The British statesman and versatile scientist Charles Stanhope, 3rd Earl Stanhope and Viscount Mahon, was born in London on 3 August, 1753, as the second son in the noble and rich family of Lord Philip Stanhope (1714-1786), 2nd Earl of Stanhope, a British peer, Fellow of the Royal Society and a conspicuous figure in the scientific world, and Lady Grizel Hamilton Stanhope (1719-1811). Philip Stanhope (see the lower portrait) married Grizel Hamilton, daughter of Charles Hamilton, Lord Binning, on 25 July 1745 and they had two children: Philip (1746-1763), and Charles.
Philip, 2nd Earl Stanhope
Charles was sent very young (only 9 years old) to Eton College in Windsor, where was his brother Philip. Unfortunately Philip, a very talented boy, inherited from his mother’s family the tendency to consumption, which had proved fatal to so many of the Hamiltons. He was removed to the purer air of Geneva, together with his mother, but eventually he died in July, 1763.
Philip Stanhope (1746-1763), brother of Charles Stanhope, in 1762
Charles now became Viscount Mahon, and, as the only surviving child, was more than ever the object of his parents’ solicitude. They resolved that his health should not be exposed to the English climate, or the care of his mind to the capricious attentions of the English schoolmaster. He was recalled from Eton, and the family decided on settling in Geneva.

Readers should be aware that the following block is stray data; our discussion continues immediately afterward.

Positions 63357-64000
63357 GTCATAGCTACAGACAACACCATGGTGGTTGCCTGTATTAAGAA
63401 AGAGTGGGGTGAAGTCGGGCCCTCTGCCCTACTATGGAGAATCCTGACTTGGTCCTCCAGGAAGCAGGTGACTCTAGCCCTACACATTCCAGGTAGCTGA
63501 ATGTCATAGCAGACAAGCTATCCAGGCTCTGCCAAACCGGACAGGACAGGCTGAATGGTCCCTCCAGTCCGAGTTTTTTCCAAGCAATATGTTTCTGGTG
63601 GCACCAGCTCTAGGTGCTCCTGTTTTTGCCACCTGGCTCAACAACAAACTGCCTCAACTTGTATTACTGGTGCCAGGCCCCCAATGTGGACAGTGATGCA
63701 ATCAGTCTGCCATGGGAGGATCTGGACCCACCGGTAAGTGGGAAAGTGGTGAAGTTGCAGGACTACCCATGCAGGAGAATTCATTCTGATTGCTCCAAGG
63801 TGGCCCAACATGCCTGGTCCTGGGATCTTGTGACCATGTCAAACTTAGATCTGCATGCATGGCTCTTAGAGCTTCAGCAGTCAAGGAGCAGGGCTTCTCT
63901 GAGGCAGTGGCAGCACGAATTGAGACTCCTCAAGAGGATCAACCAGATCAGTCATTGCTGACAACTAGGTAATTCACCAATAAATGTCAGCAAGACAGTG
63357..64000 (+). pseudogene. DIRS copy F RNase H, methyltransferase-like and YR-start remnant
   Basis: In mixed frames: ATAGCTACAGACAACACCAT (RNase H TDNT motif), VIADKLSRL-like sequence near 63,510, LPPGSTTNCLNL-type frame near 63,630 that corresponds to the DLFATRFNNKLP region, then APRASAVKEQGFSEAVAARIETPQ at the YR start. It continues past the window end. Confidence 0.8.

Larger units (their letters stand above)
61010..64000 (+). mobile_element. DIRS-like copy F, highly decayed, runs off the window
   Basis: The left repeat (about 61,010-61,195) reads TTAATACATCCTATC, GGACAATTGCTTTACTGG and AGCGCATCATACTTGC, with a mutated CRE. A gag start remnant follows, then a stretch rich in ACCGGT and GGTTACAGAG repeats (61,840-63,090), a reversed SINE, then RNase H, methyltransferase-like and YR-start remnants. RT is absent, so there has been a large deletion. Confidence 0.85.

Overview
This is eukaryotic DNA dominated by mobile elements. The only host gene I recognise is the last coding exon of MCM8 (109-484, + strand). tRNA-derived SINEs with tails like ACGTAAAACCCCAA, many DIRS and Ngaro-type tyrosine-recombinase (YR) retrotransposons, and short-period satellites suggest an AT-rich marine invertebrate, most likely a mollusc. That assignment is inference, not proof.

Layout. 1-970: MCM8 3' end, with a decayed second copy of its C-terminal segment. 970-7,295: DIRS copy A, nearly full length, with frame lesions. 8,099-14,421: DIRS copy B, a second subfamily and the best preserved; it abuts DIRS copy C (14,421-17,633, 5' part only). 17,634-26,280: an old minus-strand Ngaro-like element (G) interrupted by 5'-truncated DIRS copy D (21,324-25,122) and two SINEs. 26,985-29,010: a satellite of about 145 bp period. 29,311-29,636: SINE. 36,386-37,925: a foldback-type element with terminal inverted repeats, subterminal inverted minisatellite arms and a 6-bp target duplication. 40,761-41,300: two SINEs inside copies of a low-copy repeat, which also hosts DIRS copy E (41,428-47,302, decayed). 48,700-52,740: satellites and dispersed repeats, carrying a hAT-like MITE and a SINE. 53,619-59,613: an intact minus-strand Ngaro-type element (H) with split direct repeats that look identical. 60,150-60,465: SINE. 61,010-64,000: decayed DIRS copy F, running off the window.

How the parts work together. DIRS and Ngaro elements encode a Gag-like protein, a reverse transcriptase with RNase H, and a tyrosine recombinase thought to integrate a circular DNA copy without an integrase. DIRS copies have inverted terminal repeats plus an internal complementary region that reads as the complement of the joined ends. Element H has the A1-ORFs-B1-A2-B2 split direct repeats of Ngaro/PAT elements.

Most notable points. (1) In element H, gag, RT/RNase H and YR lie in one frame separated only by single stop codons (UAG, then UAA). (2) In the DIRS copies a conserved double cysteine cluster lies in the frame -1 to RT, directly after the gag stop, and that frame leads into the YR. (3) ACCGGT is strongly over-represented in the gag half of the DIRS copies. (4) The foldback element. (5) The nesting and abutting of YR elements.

Lady Grizel Stanhope
The family continued at Switzerland for ten years, where young Charles had been educated at Leyden and Geneva under the inspection of the prominent swiss scientist Georges-Louis Le Sage (1724-1803). He learned Greek and French, and applied himself eagerly to mechanics, philosophy, and the higher branches of geometry, but not for the classics and fine arts. At seventeen, Charles won the prize offered by the Swedish Academy for the best essay on the construction of the pendulum.